I recently had the privilege of participating in a two-day retreat organized by The Jewish Week and sponsored by UJA-Federation of New York, on the subject of being Jewish in New York. It was an extraordinary experience, on many levels. The organizers brought together a very diverse group of very smart, knowledgeable people and, in 48 hours, shaped them into a “community” deeply appreciative of that diversity.
In 1999, Dr. Ismar Schorsh, then chancellor of the Jewish Theological Seminary, made a rather unfortunate observation. He claimed that Conservative Jews who observe the Three Weeks, a period of collective mourning for the Temples’ destruction and all subsequent calamities, was about as rare as a polar bear at the equator.
Thank you for Steve Lipman’s article about the Jewish Federation of Rockland County’s efforts to promote Rockland County, N.Y., as a place that is welcoming to young Jewish families (“Rockland Outreach Facing Demographic, Image Challenges,” June 17).
The Jewish Week coverage was thorough and thoughtful, portraying our county as one with a vibrant Jewish life and much to offer Jews hoping to find an affordable home not far from the city.
In his article on Orthodox teenagers texting on Shabbos (“For Many Orthodox Teens, ‘Half-Shabbos’ is a Way of Life,” June 24), Steve Lipman equates this increasingly common practice with Orthodox males who don’t wear a yarmulke to work.
It is with great interest that we read the article “For Many Orthodox Teens, ‘Half Shabbos’ Is A Way of Life” (June 24) because it captures the challenges that Shabbat observance poses for what has been called the iGeneration. The very public flouting of normative Shabbat restrictions when it comes to texting on Shabbat is supported by our study of the religious beliefs and behaviors of Modern Orthodox day school students.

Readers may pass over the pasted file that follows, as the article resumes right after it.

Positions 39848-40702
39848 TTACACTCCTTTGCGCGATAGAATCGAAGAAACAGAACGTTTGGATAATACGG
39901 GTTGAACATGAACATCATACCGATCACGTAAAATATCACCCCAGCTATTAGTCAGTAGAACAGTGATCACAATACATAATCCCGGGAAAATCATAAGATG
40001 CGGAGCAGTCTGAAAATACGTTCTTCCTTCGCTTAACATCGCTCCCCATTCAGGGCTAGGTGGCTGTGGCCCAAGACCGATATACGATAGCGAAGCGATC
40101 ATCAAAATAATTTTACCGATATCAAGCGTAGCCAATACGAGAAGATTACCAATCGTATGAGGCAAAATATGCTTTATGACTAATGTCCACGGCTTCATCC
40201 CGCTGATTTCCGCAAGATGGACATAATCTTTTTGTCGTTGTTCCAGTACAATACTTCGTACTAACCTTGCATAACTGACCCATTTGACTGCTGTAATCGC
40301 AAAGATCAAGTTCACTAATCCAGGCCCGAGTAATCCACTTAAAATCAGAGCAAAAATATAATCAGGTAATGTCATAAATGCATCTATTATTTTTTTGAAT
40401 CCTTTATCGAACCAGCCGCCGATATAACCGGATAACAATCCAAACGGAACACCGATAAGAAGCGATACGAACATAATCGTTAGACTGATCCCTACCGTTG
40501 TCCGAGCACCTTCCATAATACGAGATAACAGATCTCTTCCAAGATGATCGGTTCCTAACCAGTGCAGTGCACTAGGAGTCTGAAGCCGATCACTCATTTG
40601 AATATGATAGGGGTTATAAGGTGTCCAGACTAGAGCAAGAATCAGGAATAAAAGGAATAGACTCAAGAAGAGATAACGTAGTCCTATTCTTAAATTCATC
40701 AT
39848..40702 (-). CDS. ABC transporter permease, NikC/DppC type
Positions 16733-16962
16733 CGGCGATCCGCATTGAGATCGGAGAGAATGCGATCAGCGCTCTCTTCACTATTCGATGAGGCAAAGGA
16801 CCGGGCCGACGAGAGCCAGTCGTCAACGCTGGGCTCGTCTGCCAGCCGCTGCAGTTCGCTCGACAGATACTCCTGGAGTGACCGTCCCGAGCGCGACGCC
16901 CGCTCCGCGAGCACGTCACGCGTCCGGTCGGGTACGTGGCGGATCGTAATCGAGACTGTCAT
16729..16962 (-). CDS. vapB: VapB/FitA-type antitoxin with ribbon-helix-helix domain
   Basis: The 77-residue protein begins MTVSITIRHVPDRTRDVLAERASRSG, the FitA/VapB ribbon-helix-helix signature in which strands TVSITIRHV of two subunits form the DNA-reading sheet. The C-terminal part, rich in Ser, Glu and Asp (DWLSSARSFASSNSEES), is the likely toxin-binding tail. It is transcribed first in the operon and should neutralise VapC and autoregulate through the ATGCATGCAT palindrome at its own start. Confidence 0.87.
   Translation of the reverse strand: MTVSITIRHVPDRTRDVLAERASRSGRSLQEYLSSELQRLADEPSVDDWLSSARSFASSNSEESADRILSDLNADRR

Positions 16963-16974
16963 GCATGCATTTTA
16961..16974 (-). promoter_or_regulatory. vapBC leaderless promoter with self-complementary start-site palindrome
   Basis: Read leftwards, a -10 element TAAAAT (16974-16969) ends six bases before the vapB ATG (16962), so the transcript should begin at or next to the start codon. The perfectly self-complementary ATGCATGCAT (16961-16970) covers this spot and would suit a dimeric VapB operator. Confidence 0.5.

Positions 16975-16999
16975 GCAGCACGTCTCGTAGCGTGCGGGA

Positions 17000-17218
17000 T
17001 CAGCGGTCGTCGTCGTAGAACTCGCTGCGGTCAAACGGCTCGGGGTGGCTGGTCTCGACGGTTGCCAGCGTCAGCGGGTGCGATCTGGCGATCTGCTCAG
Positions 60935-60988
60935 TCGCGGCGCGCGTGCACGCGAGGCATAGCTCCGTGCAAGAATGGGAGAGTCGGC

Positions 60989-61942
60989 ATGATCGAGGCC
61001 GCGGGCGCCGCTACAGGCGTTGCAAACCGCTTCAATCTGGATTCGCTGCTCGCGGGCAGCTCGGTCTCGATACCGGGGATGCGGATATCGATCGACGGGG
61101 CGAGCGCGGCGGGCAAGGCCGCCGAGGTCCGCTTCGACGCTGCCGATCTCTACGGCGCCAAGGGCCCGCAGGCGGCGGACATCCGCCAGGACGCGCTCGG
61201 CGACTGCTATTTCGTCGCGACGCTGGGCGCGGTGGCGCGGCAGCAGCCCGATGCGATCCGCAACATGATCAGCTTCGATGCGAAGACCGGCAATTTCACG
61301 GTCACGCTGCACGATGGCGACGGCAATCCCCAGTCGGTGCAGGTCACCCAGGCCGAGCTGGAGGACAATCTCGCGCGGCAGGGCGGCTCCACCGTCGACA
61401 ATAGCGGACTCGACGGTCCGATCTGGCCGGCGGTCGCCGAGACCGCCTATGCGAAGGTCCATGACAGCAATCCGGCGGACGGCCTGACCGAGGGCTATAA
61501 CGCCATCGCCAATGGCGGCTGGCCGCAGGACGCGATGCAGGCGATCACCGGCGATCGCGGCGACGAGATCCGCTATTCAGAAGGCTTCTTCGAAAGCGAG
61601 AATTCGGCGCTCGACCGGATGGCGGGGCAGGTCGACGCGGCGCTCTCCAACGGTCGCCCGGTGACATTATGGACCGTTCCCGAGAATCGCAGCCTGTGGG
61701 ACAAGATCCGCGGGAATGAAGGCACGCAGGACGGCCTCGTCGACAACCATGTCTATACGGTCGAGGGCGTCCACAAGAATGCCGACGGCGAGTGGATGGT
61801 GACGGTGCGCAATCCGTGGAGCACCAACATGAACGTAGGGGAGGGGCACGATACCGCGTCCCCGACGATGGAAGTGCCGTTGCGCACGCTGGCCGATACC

I am not a perfect person or perfect observant Jew by any means, and so while I think the notion of “half-Shabbos” or justifying texting on Shabbos by citing that it uses “low levels of electricity” is ridiculous for an Orthodox person to put forth, I will refrain from chastising teens who text on Shabbos because, quite frankly, I stand in a glass house, albeit for other reasons. (“For Many Orthodox Teens, ‘Half-Shabbos’ is a Way of Life,” June 24)
Deborah Lipstadt, in her recent outstanding book, “The Eichmann Trial,” uses the term “soft-core” denial of the Holocaust to characterize the writings of those who grossly distort, without outright negating, historical reality. It would be charitable to apply that label to Nicholson Baker’s disturbing creation, “Human Smoke” discussed by Eric Herschthal in his thoughtful article, “The Limits Of Pacifism” (June 24).
The pending litigation against the board of HASC, Inc. (“Lone HASC Critic on Board Is Dismissed,” June 24) initiated by former board member Lillian Lieberman is unfortunate, resulting in costly and unnecessary expense, and taking funds from HASC’s basic mission.
As the independent outside counsel for HASC and its board (and former deputy chief of the NY Attorney General’s Charities Bureau), I wish to clarify key points and set the record straight.
Young Families, Singles Flocking to Upper East Side; ‘The Memory Is In Their Taste Buds’: The Lure of Sephardic Food; Safra Synagogue Rabbi’s Growing Empire; Sephardic And Egalitarian at B’nai Jeshurun; Giving Voice to Sephardic Music.